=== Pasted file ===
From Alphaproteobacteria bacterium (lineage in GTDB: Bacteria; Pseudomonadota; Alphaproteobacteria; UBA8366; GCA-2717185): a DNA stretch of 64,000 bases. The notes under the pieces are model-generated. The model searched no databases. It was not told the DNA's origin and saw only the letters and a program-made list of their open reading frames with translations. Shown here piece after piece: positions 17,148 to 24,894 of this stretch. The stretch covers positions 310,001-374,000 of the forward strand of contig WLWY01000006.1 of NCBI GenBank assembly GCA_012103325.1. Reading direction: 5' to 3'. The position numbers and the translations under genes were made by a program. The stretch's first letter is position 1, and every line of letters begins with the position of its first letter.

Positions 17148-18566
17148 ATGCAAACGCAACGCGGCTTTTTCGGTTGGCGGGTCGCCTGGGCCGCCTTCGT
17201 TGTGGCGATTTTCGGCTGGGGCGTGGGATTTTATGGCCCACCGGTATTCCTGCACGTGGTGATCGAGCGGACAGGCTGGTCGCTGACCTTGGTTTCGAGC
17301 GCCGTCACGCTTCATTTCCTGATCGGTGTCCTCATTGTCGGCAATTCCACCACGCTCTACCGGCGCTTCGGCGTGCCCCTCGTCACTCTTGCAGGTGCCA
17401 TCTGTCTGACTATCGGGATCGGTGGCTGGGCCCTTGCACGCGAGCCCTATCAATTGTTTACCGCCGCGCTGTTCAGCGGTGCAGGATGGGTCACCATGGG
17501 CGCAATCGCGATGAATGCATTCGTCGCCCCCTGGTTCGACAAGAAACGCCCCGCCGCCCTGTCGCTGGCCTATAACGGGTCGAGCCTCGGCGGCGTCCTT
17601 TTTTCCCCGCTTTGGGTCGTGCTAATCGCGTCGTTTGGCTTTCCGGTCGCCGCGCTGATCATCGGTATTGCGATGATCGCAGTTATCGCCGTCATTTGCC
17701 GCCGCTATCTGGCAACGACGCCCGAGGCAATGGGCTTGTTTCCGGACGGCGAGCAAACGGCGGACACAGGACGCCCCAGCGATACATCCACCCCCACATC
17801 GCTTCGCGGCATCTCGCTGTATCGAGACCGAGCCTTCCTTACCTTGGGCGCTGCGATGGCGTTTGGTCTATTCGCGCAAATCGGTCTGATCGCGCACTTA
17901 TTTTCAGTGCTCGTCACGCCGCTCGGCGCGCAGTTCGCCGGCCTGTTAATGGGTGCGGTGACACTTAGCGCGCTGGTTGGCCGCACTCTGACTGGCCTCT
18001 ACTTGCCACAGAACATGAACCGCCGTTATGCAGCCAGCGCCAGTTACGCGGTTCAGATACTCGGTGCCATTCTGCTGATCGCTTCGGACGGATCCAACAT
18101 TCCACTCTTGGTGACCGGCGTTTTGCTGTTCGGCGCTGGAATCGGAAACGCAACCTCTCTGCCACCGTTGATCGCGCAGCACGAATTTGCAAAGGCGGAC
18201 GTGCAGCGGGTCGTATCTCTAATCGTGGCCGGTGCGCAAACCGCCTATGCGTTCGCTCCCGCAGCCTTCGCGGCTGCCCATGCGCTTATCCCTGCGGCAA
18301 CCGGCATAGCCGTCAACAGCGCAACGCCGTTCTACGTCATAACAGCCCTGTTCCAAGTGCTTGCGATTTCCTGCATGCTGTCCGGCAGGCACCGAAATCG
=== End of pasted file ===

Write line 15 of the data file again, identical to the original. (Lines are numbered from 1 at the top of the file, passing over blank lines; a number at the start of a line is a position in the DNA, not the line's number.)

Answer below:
18301 CCGGCATAGCCGTCAACAGCGCAACGCCGTTCTACGTCATAACAGCCCTGTTCCAAGTGCTTGCGATTTCCTGCATGCTGTCCGGCAGGCACCGAAATCG